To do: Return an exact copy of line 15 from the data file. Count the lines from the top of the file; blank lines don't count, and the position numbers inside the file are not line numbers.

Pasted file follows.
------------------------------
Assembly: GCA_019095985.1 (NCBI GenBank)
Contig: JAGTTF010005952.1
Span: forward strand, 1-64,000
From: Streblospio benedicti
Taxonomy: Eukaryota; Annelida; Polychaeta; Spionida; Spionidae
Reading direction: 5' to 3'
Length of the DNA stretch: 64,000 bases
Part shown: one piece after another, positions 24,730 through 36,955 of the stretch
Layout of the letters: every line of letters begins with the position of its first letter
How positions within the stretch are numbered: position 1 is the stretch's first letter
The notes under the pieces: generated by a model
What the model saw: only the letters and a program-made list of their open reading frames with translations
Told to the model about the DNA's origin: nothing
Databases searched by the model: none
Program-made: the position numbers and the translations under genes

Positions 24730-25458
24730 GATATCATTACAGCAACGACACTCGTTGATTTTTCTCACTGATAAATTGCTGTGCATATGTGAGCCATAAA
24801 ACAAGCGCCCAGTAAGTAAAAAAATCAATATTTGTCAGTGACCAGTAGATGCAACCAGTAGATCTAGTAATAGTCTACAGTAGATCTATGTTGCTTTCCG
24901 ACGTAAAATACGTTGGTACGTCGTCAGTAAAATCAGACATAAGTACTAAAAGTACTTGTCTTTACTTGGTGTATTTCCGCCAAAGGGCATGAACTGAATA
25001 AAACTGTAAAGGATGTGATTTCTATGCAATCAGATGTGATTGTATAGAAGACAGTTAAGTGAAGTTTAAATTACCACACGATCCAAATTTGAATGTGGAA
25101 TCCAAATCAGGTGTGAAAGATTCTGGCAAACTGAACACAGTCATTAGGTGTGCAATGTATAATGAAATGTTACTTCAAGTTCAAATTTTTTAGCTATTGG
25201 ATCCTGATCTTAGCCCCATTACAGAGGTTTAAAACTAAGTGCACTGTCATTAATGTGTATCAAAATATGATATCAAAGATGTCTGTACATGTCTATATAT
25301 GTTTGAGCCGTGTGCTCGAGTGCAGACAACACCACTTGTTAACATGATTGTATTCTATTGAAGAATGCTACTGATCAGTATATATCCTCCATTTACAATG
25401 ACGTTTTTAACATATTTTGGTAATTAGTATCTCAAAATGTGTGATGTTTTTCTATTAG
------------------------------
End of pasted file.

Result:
Program-made: the position numbers and the translations under genes